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Discussion of Discipline and Punishment

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How do you rate Discipline and Punishment by Michel Foucault?

1 star - poor, recommend against reading it
No votes
2 stars - okay, fair
3 stars - good, recommend it
4 stars - excellent, amazing
Total votes: 5

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Discussion of Discipline and Punishment

Post by Scott » February 1st, 2012, 3:11 pm

Please use this topic to discuss the February 2012 philosophy book of the month, Discipline and Punishment: The Birth of the Prison by Michel Foucault.

What do you think of the book? With which points do you agree? With which points do you disagree and why?

Do you have any favorite quotes or short passages from the book that you would like to post?
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Re: Discussion of Discipline and Punishment

Post by Pipernick » February 3rd, 2012, 12:49 am

Haven't had a chance to get my hands on a copy yet. I am looking forward to the discussion!

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Re: Discussion of Discipline and Punishment

Post by Emilybaker » February 7th, 2012, 8:26 am

I think that Foucault produced one of the major contribution to the understanding of modern power. The intellectual revolution contained in The Birth of the Prison shouldn't be underestimated: Foucault points how discipline is imposed on the body, hence creating embodied dispositions to guide the subject's action. Because discipline is experienced as self-imposed, the origin of the power hence exercised is, to a certain extent, disguised. Another breakthrough lies in his analysis of the ubiquity of power: these embodied dispositions are produced on an everyday basis through hygiene habits or the structuring of space etc.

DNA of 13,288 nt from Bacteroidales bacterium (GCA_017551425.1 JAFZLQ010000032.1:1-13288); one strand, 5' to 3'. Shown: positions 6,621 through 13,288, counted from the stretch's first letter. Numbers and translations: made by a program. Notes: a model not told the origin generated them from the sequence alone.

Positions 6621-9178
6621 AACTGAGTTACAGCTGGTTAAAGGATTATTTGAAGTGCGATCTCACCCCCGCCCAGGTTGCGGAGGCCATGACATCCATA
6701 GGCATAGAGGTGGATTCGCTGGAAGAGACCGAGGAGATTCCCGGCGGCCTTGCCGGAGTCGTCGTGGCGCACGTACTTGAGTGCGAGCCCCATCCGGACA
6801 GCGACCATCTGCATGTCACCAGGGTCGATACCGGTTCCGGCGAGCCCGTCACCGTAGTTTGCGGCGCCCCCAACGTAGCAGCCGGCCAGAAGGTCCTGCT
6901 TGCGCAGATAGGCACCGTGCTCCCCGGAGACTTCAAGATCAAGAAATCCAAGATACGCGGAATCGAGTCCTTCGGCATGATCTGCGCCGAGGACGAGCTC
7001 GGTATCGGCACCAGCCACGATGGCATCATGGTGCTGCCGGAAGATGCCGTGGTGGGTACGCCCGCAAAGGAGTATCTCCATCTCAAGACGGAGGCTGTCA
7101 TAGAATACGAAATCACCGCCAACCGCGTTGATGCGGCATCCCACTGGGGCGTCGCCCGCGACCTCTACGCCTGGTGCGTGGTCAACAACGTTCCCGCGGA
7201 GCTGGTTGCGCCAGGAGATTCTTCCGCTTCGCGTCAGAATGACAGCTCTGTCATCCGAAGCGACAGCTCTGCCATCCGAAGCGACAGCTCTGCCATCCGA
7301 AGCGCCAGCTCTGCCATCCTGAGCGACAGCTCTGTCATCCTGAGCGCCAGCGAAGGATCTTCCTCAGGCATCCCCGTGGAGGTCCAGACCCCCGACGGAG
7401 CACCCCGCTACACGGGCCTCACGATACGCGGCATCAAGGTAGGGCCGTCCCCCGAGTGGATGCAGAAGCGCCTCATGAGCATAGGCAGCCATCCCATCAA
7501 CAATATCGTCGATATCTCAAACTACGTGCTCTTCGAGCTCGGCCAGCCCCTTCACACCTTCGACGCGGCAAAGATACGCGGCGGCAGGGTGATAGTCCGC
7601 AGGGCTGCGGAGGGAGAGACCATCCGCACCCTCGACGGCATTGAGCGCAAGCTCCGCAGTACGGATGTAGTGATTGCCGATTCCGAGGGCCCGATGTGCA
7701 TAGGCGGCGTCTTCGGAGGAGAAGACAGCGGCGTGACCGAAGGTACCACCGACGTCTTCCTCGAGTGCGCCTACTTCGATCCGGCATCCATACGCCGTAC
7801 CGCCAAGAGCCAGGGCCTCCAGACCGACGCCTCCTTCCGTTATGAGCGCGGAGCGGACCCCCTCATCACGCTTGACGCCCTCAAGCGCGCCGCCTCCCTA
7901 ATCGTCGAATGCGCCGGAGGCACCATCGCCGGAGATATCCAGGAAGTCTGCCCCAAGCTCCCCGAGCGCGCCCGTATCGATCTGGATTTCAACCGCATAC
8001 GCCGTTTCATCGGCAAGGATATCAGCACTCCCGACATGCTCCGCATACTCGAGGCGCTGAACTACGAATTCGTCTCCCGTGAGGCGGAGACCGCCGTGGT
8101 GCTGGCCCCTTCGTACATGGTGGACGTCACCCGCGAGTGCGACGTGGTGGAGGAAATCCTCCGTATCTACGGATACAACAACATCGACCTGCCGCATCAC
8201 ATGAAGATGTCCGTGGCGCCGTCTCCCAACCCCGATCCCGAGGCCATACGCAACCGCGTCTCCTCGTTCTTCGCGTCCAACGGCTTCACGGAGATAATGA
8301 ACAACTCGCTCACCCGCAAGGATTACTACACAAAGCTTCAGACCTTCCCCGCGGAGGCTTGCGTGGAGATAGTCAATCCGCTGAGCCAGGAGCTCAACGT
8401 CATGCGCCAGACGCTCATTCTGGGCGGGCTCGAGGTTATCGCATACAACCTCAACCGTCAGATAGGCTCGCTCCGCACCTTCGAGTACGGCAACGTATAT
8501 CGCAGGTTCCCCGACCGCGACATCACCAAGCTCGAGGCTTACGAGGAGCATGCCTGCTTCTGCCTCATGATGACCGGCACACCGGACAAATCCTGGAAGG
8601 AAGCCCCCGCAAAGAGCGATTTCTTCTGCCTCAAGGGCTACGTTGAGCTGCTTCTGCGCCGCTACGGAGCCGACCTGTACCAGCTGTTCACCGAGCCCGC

One critic that might nevertheless be addressed to him is that his framework could leave more room to human agency as power, in his account seems inescapable...

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Re: Discussion of Discipline and Punishment

Post by MarkLint » February 8th, 2012, 12:06 pm

I know Scott is likely aware of this, but just to let the rest of you know: The Partially Examined Life podcast covered this in our episode released a few weeks back. The discussion included Columbia post-doc Foucault specialist Katie McIntyre, who gave us a good picture of how this book fits in with his other work, and the discussion focused on Foucault's conception of power relations. Since the release of that episode, we've posted a number of follow-up links and discussions on our blog, e.g. there's another podcast by Historyish on Foucault, a lecture by Rick Rodrick, a video of Foucault talking about the book, some comparisons with Heidegger, and other things, so folks here may want to go check there for some of that to bring into the discussion here if desired (just search "partially examined life;" I'm apparently not authorized to post URLs here).